Being a big brown girl is so hard. For as long as I can remember, I have been shamed by almost every member of the brown society I live in and my family for being fat. I have always struggled with weight and being heavy. I always felt disgusted with the way my tummy sticks out, stretch marks crawling up almost every part of my body, the way my breasts are bigger than most and the way my thighs jiggle and look in jeans.
It was hard growing up in an environment that puts so much emphasis on being physically beautiful: a pretty little picture so that eventually a man will want you enough to marry you. I heard my aunties gossip about how big girls we saw at weddings and family gatherings looked in their saree or salwar khameez or “my god that girl is eating so much, the amount on her plate, ya khuda!”. Or how fat and disgraceful Aishwarya Rai Bachan looked when she had just given birth because apparently, it is a women’s duty to look good and lose all the weight, immediately.
I realised today that I can’t love my body the way it is because I am surrounded by people who keep telling me that I am too fat to be loved, that being fat is a disgrace and that I should be grateful, thankful even, that my boyfriend wants to be with me. I have a mother who is constantly telling me that I should starve myself (even though she knows I have a history of bulimia) and that being fat is so unpresentable, eventually my boyfriend will leave me for someone skinnier. I have heard fat-shaming all my life and I have reached a point in my life where I have had enough.
Since I was 8, my mum controlled all my sweet and junk food intake. She feared I would be fat and her dream of a beautiful slim daughter would disappear but she didn't realised that restricting me so much just made me want all those foods even more. She wouldn't let me wear the sarees, lehengas and salwar khameez I want too because she’s so ashamed and afraid of how fat I look. Even in my regular clothes.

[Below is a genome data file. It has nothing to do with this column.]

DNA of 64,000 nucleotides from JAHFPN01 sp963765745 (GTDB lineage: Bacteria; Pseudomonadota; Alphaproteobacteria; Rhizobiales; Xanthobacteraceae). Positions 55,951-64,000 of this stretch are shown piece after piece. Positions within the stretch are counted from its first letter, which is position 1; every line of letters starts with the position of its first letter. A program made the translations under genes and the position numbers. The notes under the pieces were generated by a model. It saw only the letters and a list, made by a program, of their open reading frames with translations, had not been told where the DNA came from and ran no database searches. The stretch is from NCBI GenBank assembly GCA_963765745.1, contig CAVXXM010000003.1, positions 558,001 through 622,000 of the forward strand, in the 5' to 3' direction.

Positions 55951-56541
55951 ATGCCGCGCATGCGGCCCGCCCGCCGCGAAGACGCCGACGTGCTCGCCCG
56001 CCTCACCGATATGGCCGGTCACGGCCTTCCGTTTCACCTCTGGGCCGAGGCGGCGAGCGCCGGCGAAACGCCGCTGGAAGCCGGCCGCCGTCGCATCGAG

Since I was 8, I heard how being fat is possibly the worse thing that can happen to a woman because we need to look beautiful and beauty lies in being slim. Furthermore, who would want to marry a fat girl right? Because that is all our women are needed for in this society. To be married off and to look good for the men around us.
I am so tired of not being able to love myself but I realise now that it isn’t because I am not trying to but because the environment I am in, and have always been in, isn’t allowing me too.
When I first moved to Auckland on my own, I had the freedom to do whatever, eat whatever and I actually ended up losing weight. But the minute I came home and my mum restricted everything again, the weight went back up and then everyone in the family started talking about how my mum let me become so fat again, as if being fat is a crime.
Even at my skinniest, I was considered fat and I am tired of it. Not of being fat but not being able to love it and in turn, love myself.
This expectation that the brown society has of it’s women from being house slaves, to being quiet submissive daughters, sisters and wives to carrying the burden of the family’s honour and reputation, while having to look like a porcelain doll all the time is disgusting and damaging. If you’re dark skinned, it’s disgusting. if you’re fat, it’s a sin. if you’ve got a mind of your own, you’re crazy. if you want to live your own life, you’re an ungrateful witch.
We can never win, can we?
To all my dark or fat or unique brown girls or if you’re all of those things: fuck them.
Fuck it. And own it. Own that skin you're glowing in. Own that body that is amazing on it’s own and eat that last samosa. Own your mind which is an endless colourful universe. And fuck them all. We will never be our parents, our aunties or their mistakes.
We’re loud, big, bold and beautiful, and we are here to stay.